The physical purity and hundred seed weight of local varieties seeds obtained from storage were illustrated in Table 4. The physical purity of seeds obtained from Jigjiga district (89.92%) was higher than the one collected from Gursum district (84.58%). Conversely, higher hundred seed weight was observed for Gursum districts.

The physical purity analysis indicated that the contamination with panicle residue appeared to be the major impurity observed in the study samples.

Physiological quality

Seed germination of seeds varied across the districts. Seed samples collected from Gursum exhibited relatively better germination (86.99%) than those obtained from Jigjiga districts (35.77%) (Table 5). However, germination percentage of seeds produced in Jijiga district systems did not fulfil the national standard set (85%) for sorghum seed in Ethiopia. Germination percentages of seed samples collected from different villages were considered; those from Adade (89.58%), Adade (87.5%) and Kuramatana (85.42%) fulfilled the national seed standard whereas none of those seed samples were collected from Jijiga districts (35.77%). Seed samples that had not shown germination percentage was 90%. About 66% of the seed samples had a germination capacity of within 80% for Gursum district. Nonetheless, if more than one quarter of seeds planted by farmers is not viable, then this poses a threat to food security in the region and should be an area of concern. More so, it is not usually true that all seed lots exceeding “the critical minimum germination” are equally good in the eventual test of quality and emergence in the field. This is because, the lower the germination, the poorer the performance since deterioration has occurred even though all lots met the minimum germination recommendation. While it is sometimes possible to compensate for reduced germination by increasing sowing rates so as to achieve a desired population as practiced by many farmers in the district, a point is reached where there can be deleterious effects on yield and quality.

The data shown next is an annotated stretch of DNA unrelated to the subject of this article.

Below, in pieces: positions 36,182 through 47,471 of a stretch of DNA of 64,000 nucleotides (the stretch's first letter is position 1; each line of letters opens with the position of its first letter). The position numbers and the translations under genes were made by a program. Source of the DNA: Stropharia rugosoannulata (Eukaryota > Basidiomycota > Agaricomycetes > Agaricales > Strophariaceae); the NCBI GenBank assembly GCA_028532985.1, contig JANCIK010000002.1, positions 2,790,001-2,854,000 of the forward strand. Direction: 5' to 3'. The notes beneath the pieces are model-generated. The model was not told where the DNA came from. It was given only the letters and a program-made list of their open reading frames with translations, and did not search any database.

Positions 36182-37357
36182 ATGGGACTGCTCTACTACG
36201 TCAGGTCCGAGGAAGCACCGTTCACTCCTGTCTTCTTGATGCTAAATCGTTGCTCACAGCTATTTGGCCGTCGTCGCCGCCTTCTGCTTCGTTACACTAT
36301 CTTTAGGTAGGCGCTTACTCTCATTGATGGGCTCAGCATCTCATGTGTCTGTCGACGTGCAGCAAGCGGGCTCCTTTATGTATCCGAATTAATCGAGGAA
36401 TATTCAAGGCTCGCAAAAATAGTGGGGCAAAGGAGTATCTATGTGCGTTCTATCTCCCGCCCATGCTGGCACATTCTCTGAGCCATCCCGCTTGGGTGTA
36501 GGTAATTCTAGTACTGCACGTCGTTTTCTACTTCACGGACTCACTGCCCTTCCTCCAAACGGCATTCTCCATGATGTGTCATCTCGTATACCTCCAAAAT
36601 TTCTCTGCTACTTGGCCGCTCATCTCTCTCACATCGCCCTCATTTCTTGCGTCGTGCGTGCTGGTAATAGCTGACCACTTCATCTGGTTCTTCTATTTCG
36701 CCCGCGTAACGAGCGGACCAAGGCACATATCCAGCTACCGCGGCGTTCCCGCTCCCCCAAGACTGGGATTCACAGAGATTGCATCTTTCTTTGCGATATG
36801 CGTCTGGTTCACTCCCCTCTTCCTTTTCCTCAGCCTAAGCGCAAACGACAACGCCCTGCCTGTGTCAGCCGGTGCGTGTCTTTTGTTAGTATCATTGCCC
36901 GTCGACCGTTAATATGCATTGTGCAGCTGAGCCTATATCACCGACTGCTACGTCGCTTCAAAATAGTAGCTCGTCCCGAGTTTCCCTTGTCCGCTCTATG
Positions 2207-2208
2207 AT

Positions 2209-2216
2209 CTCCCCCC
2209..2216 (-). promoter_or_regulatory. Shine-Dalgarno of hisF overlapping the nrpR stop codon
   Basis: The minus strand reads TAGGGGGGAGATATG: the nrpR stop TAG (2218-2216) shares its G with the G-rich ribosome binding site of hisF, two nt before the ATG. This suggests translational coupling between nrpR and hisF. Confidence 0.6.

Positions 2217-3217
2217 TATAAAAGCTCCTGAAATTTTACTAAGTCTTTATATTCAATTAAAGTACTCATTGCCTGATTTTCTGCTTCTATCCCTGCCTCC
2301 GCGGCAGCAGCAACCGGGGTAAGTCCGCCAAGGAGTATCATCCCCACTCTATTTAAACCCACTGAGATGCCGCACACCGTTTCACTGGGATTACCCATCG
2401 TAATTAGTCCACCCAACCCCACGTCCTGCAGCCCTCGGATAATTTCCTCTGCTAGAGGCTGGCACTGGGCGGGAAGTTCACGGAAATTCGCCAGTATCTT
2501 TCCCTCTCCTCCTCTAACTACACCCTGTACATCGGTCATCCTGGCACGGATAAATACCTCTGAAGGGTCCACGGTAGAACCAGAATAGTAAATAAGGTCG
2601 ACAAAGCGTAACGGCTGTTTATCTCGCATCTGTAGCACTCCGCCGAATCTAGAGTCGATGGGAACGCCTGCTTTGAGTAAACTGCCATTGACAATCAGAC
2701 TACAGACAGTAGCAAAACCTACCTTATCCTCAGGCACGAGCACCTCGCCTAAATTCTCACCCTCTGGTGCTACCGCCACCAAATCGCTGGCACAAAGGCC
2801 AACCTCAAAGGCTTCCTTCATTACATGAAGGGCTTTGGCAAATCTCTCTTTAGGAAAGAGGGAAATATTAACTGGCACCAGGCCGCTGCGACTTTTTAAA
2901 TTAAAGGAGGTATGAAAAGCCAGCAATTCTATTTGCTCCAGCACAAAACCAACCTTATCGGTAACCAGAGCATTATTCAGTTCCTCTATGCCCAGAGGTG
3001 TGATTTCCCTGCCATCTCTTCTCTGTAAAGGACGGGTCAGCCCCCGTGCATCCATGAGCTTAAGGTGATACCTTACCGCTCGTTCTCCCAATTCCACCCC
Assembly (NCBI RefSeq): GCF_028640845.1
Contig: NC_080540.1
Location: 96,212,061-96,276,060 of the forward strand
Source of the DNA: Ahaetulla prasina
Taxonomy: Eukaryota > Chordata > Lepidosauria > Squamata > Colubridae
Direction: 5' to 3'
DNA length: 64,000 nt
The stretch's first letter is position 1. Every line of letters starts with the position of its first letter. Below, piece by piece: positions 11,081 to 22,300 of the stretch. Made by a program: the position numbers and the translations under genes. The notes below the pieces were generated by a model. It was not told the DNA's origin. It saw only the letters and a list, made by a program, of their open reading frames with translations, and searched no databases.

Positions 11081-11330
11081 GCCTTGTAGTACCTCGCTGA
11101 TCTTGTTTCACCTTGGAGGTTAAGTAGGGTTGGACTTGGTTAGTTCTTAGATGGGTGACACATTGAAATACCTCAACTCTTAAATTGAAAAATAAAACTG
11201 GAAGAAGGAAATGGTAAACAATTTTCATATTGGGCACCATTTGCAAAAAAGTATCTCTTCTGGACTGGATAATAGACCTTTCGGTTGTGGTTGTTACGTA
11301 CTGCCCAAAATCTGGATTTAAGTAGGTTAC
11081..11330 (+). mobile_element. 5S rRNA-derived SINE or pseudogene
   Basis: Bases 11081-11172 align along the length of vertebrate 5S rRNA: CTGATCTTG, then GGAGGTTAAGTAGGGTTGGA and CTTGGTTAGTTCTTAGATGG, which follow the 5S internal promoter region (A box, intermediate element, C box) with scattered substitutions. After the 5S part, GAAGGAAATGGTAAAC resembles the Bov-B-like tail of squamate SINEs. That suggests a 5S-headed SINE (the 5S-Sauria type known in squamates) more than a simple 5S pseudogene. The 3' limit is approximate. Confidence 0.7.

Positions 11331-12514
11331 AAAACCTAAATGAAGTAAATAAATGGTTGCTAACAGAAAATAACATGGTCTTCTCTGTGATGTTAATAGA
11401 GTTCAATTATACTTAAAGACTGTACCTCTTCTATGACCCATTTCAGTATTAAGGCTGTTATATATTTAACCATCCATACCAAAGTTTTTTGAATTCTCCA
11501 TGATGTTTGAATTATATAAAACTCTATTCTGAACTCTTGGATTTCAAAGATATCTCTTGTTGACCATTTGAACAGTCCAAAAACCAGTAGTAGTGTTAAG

The results of seed quality test reveal that more than one quarter of sorghum seeds used for planting were inadequate in quality parameters including physical seed quality and physiological germination test. This proportion of seed with inadequate quality can lead to poor crop stand and generation of inferior seed quality.


 CONCLUSION

Indigenous seed selection practiced in Fafen Zone has been contributing to enhancement of sorghum genetic resources pool. The contributions of farmers/agro pastoralists are critical to the conservation, use and enhancement of biodiversity. The two districts farmers managed to maintain more than six locally named varieties. Many of the sorghum local varieties are exquisitely fitted to the specific niches and highly associated with the livelihood of the crop livestock farming systems. However, the seed quality is very poor and below national standard. Furthermore, seed quality comprised of more quality aspects and, therefore, it is recommended that further research has to be conducted on storage, seed health and genetic aspects to enable the clarification of the extent to which seed quality affects crop production. In order to make indigenous sorghum seed selection sustainable, it is imperative to take farmer seed selectors as partners in the research extension programs and improve the seed storage mechanisms.


 CONFLICT OF INTERESTS

The authors have not declared any conflict of interests.